Greatest common divisor.

  • Thread starter mtayab1994
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  • #1
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Homework Statement



prove that: x^y=(5x+3y)^(13x+8y)

Homework Equations





The Attempt at a Solution



Can I say that x^y divides both 5x+3y and 13x+8y and go on from there or what?

Then in case one u could multiply 5x+3y by 13 and 13x+8y by 5 and do the difference and you'll get that x^y divides y

Case 2: multiply 5x+3y by 8 and 13x+8y by 3 and then we get x^y divides x.

And from case 1 and case 2 we can conclude that x^y=(5x+3y)^(13x+8y).

Note that ^ stands for the greatest common divisor.
 
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Answers and Replies

  • #2
HallsofIvy
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I strongly recommend that you NOT try to prove things that are not true!

Now, what is the problem really? For one thing, [itex]8^{21}[/itex] is not equal to 1.

Are you trying to prove that [itex]x^y[/itex] is the greatest common divisor of [itex](5x+ 3y)^{13x+ 8y}[/itex]? Unfortunately, that's still not true. [itex]13^{34}]/itex] is not divisible by 2.
 
  • #3
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I strongly recommend that you NOT try to prove things that are not true!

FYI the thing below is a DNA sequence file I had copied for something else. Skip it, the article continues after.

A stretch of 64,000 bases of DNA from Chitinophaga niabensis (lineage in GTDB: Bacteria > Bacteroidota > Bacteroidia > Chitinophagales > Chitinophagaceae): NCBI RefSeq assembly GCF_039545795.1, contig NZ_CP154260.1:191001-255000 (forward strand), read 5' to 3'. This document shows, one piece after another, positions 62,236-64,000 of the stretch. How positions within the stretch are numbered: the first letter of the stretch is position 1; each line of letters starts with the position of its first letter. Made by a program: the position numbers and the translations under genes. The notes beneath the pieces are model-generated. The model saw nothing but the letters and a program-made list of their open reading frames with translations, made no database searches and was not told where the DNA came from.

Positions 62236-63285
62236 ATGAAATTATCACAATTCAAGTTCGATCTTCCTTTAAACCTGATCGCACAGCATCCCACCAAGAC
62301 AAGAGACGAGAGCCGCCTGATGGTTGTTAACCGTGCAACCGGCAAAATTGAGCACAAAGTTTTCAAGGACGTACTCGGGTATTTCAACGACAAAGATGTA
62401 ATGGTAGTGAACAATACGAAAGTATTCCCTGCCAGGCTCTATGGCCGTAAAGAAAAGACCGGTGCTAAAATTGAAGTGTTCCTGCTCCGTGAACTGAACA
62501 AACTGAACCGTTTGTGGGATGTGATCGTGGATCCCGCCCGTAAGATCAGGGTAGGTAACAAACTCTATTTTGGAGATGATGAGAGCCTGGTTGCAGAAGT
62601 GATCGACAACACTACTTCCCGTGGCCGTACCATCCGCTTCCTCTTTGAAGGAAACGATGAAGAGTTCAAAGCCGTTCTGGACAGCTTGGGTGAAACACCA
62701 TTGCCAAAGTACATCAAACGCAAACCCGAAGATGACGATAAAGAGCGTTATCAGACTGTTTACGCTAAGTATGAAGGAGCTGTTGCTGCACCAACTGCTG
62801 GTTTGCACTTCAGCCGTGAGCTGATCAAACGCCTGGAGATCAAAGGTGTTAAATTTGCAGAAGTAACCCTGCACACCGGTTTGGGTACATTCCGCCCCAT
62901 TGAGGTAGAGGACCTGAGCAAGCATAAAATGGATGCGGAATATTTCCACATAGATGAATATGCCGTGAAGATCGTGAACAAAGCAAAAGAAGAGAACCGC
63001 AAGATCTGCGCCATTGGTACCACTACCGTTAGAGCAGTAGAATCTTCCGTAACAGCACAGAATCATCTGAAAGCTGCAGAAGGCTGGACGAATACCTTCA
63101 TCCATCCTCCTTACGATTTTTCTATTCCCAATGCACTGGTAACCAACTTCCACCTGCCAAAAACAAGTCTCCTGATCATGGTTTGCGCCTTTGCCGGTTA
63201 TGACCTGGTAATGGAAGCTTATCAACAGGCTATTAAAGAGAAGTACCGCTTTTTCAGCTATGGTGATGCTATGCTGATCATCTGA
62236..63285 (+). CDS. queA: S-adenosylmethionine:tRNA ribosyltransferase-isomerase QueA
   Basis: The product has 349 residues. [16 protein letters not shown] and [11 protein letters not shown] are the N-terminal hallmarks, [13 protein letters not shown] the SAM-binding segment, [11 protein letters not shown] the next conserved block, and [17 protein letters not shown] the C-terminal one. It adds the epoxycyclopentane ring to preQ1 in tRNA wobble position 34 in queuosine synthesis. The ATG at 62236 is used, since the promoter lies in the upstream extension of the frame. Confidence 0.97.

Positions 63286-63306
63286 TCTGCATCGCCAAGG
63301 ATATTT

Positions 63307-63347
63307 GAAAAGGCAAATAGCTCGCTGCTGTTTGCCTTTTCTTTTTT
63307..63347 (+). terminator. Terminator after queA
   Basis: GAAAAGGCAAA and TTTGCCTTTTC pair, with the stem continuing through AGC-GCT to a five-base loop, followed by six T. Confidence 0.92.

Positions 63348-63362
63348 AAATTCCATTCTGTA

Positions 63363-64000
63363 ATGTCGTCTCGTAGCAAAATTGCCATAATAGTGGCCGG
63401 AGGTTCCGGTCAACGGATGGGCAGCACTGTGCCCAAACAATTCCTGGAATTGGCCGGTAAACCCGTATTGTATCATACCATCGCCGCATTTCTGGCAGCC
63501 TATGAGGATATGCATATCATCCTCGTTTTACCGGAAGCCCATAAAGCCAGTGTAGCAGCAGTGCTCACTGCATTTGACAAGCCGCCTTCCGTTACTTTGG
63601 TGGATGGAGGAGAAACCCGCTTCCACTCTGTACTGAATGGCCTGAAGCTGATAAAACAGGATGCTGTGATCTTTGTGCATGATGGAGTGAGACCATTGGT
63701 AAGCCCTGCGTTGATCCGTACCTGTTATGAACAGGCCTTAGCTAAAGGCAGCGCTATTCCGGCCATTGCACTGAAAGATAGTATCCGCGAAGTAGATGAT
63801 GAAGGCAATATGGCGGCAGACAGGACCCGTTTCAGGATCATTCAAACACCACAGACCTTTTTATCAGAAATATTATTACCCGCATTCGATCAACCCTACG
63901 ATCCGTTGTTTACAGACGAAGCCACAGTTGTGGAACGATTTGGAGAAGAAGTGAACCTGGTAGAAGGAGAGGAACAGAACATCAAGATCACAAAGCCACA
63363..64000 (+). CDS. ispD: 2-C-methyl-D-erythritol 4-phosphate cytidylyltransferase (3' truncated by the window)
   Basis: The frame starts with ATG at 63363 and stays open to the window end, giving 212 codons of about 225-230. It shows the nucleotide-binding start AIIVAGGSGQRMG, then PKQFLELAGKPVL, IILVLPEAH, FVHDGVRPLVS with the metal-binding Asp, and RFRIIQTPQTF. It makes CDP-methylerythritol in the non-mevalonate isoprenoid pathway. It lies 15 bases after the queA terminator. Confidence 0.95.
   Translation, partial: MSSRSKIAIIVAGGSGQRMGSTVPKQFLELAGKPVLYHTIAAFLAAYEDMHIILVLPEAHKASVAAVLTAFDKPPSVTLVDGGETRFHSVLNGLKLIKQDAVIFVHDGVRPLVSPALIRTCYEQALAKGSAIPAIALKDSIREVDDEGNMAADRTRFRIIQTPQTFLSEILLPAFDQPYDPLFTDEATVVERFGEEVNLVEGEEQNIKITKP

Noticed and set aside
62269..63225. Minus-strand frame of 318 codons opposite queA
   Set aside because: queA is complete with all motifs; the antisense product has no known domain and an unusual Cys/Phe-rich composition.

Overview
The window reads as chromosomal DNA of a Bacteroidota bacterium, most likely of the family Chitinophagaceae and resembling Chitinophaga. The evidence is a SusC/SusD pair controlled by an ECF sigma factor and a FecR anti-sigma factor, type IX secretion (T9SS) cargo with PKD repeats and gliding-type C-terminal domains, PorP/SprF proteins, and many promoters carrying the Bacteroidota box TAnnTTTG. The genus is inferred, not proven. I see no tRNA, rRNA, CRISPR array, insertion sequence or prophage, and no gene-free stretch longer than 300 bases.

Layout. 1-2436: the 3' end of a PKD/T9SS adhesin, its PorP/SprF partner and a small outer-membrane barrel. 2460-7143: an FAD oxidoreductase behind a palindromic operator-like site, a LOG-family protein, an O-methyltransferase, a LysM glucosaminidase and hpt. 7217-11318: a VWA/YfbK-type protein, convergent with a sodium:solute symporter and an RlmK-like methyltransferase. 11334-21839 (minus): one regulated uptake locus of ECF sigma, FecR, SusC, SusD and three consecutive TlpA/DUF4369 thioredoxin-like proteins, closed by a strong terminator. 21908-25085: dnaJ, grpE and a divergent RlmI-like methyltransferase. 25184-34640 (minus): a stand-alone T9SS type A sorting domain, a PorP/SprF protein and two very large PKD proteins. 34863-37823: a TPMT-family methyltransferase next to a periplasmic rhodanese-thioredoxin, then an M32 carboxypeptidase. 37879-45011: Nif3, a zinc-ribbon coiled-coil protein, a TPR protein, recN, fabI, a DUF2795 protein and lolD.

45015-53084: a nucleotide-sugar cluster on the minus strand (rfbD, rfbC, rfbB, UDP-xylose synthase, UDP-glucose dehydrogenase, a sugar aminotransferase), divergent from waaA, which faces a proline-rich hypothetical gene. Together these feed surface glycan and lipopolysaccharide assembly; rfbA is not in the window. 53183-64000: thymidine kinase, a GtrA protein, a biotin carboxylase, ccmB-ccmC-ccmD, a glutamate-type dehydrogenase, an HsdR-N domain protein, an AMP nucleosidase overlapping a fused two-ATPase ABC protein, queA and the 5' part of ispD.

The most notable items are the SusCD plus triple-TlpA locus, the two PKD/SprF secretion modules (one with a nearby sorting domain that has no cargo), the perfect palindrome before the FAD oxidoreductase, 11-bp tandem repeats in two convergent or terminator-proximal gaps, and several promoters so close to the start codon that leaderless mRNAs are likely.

So that is not true or what?
 
  • #4
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Is this the question?:
Prove that the greatest common divisor of 5x+3y and 13x+8y is the same as the greatest common divisor of x and y.

or in notation I would understand:

Prove that gcd(5x+3y,13x+8y) = gcd(x,y)

And I suggest applying Euclid's algorithm to the polynomials on the left.
 
  • #5
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Is this the question?:
Prove that the greatest common divisor of 5x+3y and 13x+8y is the same as the greatest common divisor of x and y.

or in notation I would understand:

Prove that gcd(5x+3y,13x+8y) = gcd(x,y)

And I suggest applying Euclid's algorithm to the polynomials on the left.

Yes I've solved it already thank you.
 
  • #6
473
13
Good... I hope your solution looked something like:


Since ##\text{gcd}(m,n) = \text{gcd}(m-n,n)##,
[tex]
\begin{align}
\text{gcd}(13x+8y,5x+3y) &= \text{gcd}(8x+5y,5x+3y)\\
&= \text{gcd}(3x+2y,5x+3y)\\
&= \text{gcd}(5x+3y,3x+2y)\\
&= \text{gcd}(2x+y,3x+2y)\\
& \dots
\end{align}
[/tex]etc.
 

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